Everyone knows that coming across an angry pooch could to lead to injuries, but what do you do if it's too late to avoid an interaction with an angry dog?
As the weather warms up, it's only natural to go outside to have fun. You and your family may go for walks around the neighborhood or head to a park to burn off some energy and get some fresh air. Exercise and being outdoors are great for your health, but there's also risk involved.
There are many dangerous types of driving. Drunk, distracted and fatigued driving are three that come to mind quickly. There is another one that you might not think about very often -- aggressive driving.
After a car accident, you might think that you survived without any injuries, at least at first. However, some injuries do not cause any pain at first, only presenting pain later on when the injury itself worsens.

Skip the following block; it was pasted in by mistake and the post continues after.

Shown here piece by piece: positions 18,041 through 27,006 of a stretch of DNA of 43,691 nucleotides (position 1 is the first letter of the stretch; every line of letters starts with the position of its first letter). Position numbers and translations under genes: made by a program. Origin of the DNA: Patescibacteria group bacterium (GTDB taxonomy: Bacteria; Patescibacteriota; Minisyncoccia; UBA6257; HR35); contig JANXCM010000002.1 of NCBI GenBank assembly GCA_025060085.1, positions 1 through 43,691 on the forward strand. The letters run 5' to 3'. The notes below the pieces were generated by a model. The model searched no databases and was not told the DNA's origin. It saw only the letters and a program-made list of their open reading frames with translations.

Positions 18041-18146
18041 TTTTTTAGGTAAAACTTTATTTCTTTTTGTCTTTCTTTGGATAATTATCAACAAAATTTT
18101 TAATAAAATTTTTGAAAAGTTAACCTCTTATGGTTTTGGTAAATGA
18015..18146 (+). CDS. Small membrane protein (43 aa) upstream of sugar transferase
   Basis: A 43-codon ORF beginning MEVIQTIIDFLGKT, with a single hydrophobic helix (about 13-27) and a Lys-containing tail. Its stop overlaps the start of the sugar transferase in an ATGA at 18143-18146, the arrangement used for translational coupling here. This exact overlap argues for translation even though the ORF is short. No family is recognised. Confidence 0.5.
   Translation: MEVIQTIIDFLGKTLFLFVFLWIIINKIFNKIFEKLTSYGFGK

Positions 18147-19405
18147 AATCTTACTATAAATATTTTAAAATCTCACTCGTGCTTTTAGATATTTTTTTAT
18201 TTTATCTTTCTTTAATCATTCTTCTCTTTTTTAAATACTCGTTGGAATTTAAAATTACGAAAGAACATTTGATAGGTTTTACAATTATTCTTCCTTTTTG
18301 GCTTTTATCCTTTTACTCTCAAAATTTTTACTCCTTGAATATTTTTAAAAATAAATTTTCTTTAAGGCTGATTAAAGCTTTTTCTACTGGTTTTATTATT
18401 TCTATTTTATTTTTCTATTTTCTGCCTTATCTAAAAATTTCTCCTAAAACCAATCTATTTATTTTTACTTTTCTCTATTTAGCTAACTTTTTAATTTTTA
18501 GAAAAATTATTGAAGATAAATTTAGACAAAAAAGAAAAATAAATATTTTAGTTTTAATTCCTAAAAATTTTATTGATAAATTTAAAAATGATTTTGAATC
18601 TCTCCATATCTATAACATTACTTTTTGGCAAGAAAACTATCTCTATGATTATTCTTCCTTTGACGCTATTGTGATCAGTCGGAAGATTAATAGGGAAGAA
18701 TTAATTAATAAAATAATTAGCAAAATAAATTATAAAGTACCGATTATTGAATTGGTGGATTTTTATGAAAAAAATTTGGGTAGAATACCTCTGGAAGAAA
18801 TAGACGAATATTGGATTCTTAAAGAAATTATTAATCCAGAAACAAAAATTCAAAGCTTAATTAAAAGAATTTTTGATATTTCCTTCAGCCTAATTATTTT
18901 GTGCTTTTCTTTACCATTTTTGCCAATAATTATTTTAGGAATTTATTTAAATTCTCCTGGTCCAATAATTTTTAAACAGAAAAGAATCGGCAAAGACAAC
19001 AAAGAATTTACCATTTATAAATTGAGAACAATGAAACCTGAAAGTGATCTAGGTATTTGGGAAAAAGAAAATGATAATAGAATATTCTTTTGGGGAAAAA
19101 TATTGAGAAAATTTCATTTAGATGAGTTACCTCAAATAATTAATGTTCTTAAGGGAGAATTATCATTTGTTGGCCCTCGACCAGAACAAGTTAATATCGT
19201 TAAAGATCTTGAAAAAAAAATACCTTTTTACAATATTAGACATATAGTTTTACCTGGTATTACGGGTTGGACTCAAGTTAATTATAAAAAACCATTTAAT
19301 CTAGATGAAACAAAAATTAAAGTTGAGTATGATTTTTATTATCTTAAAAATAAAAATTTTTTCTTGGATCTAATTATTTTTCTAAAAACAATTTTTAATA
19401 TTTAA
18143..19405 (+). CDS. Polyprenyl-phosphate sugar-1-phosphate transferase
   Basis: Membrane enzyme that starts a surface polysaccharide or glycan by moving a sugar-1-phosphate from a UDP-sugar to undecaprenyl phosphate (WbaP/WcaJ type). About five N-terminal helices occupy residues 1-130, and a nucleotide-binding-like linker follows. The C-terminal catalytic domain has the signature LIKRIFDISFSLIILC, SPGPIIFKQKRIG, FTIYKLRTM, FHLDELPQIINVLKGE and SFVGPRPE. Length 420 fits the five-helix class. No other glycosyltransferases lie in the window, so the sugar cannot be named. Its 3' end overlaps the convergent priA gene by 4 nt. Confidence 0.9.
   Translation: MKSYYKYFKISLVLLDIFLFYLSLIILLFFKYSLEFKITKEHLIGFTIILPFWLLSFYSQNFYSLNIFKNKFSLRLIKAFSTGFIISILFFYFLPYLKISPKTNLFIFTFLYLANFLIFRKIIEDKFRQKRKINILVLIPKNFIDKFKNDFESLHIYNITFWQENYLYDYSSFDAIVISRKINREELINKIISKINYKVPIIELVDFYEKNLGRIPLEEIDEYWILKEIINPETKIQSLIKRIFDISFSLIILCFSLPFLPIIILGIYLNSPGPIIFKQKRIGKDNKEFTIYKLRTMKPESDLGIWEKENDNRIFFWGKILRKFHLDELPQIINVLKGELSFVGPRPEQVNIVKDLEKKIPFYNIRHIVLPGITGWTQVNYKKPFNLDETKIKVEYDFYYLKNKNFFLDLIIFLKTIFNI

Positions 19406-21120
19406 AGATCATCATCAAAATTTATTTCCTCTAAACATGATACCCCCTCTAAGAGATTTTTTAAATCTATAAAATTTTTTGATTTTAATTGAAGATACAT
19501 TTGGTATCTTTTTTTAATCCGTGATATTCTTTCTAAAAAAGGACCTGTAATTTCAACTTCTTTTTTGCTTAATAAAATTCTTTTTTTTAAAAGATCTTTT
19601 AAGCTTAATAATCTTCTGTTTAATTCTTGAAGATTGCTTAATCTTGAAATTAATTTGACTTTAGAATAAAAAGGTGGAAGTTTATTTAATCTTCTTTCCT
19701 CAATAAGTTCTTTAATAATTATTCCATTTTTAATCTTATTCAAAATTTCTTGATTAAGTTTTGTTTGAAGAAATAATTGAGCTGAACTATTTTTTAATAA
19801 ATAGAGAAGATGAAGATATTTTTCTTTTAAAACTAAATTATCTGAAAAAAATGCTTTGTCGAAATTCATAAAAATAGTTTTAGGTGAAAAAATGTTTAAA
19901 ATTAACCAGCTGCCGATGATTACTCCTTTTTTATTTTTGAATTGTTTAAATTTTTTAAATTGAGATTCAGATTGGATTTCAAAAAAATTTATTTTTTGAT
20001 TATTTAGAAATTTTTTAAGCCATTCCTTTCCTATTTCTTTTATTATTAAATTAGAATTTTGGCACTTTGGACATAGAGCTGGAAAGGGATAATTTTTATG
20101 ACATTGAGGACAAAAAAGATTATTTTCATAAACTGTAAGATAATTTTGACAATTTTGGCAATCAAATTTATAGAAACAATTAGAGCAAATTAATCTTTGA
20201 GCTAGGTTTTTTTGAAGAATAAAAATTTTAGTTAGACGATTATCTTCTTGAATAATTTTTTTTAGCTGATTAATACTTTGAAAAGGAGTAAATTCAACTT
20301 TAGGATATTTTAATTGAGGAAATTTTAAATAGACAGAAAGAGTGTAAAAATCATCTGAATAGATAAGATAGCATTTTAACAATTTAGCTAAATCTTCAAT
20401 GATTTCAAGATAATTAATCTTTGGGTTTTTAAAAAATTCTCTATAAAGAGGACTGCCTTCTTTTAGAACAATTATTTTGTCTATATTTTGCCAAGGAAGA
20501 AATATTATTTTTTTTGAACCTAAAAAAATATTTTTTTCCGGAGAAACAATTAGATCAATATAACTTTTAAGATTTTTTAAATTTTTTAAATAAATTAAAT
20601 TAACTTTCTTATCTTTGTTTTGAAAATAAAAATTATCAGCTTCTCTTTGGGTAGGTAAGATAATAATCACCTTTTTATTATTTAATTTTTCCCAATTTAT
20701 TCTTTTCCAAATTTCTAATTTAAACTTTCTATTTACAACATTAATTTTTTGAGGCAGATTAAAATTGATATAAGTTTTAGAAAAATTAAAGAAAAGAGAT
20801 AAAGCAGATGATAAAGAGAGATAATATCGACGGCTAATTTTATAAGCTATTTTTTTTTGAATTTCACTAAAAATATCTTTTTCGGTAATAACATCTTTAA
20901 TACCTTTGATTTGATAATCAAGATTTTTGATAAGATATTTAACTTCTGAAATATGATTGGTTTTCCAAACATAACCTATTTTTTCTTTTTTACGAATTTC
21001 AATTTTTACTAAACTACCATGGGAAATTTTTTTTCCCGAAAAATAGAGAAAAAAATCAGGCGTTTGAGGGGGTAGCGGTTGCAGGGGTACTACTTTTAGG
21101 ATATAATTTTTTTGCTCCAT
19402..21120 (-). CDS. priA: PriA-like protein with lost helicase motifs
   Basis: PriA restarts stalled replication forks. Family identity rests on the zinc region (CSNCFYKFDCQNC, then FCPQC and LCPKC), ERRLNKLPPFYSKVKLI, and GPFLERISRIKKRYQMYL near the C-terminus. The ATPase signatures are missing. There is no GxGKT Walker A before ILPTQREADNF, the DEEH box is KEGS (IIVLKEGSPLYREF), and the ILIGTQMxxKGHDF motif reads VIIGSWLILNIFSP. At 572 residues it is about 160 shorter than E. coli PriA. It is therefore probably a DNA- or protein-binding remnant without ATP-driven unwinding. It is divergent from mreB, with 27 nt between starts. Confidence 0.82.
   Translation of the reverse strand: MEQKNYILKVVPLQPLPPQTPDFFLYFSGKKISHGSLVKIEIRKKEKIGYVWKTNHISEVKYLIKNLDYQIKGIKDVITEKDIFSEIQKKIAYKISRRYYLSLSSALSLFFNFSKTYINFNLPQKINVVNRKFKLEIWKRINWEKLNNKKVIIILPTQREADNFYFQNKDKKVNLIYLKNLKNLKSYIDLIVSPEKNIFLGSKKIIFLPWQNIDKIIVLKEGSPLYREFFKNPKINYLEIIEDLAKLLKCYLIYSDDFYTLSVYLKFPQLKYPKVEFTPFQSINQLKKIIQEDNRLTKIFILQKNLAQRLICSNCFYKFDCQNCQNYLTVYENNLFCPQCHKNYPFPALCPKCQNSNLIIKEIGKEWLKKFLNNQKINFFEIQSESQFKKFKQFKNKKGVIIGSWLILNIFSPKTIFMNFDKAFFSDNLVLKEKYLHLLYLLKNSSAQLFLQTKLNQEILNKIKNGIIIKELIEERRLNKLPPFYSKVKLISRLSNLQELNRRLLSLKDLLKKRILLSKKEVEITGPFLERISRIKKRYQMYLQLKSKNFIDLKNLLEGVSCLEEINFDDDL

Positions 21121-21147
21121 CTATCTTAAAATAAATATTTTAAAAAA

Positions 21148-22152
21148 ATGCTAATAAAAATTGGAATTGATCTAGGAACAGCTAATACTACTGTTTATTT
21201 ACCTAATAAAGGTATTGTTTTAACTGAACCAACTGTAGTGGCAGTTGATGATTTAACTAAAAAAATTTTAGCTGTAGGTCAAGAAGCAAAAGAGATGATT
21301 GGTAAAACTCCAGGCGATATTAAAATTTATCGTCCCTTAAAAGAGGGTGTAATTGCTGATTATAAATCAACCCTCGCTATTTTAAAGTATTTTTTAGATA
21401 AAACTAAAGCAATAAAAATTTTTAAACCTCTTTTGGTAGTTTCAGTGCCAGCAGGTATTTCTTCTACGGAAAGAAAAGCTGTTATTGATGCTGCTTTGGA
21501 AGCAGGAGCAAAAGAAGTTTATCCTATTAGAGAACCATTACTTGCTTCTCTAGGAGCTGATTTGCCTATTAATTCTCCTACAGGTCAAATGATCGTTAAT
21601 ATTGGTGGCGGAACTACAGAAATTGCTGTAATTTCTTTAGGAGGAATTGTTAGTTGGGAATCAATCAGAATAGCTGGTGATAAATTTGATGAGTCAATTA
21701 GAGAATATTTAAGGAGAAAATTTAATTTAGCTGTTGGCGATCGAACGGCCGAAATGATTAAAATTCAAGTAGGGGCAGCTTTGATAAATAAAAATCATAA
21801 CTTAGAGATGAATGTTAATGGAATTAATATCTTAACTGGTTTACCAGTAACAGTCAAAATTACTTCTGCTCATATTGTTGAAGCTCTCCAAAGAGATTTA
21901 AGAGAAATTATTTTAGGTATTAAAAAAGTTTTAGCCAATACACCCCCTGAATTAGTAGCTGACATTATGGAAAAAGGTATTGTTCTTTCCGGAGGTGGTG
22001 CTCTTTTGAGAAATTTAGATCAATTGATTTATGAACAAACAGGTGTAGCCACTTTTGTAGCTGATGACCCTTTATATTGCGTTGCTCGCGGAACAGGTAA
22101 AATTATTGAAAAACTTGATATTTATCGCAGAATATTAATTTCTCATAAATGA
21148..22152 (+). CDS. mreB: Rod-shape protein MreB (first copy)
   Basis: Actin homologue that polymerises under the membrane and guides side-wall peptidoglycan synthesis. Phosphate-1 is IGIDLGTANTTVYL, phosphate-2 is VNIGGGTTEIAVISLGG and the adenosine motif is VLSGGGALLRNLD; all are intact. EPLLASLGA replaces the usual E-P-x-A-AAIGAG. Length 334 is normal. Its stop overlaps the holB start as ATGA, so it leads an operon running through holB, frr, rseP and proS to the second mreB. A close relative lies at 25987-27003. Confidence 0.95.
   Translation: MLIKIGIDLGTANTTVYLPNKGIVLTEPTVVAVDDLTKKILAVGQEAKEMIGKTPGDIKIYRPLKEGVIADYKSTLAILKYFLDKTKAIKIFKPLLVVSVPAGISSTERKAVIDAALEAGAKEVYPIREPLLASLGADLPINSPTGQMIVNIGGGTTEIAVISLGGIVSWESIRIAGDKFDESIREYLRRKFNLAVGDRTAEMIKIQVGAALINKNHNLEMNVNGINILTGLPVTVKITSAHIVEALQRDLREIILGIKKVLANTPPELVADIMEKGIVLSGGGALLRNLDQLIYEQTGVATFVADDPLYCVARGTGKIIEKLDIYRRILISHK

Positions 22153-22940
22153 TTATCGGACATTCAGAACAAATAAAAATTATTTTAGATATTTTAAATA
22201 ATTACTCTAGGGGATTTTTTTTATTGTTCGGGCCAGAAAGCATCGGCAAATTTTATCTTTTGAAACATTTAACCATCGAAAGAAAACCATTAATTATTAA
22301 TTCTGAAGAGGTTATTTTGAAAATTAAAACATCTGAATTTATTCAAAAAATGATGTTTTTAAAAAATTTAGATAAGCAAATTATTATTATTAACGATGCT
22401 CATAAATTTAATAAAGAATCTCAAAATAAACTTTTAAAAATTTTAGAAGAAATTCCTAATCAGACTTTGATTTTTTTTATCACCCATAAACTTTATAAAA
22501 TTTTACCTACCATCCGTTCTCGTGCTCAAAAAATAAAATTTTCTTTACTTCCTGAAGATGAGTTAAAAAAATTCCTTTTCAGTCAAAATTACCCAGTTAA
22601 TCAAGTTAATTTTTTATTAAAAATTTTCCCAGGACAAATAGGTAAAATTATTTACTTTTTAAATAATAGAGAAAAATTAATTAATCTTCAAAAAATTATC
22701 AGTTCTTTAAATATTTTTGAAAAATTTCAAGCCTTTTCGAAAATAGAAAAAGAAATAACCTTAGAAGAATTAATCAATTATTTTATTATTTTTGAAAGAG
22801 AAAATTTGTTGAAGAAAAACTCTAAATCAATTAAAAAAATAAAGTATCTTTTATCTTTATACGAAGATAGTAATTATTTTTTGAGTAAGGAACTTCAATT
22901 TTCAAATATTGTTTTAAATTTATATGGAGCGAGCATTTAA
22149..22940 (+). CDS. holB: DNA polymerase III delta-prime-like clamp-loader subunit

An angry dog might not calm down all by itself. In fact, an angry dog could benefit from some gentle assistance from the people around to prevent an attack.
While, fortunately, most falls don't cause traumatic brain injuries (TBIs), any fall has the potential to do so if a head injury results.
Manufacturers of paint, automobiles, gasoline and countless other products used lead as an additive to improve the quality of the items they produced. While lead additives did provide many benefits, however, they created serious lead poisoning problems for the people exposed to them.
The snow is a beautiful and peaceful sight to see when you wake up in the morning. The issues that you face won't likely show up until it is time for you to get out and drive.
Imagine you're a manufacturing company that owns the patent to a new invention. Maybe it's a special contraption that lets you boil eggs twice as fast, but it has a design defect. The invention is prone to explode.
As we head into the winter season every year, everybody looks forward to their hot cocoa at night, a warm blanket and a good book, your favorite TV show or snuggling up with your smartphone in bed.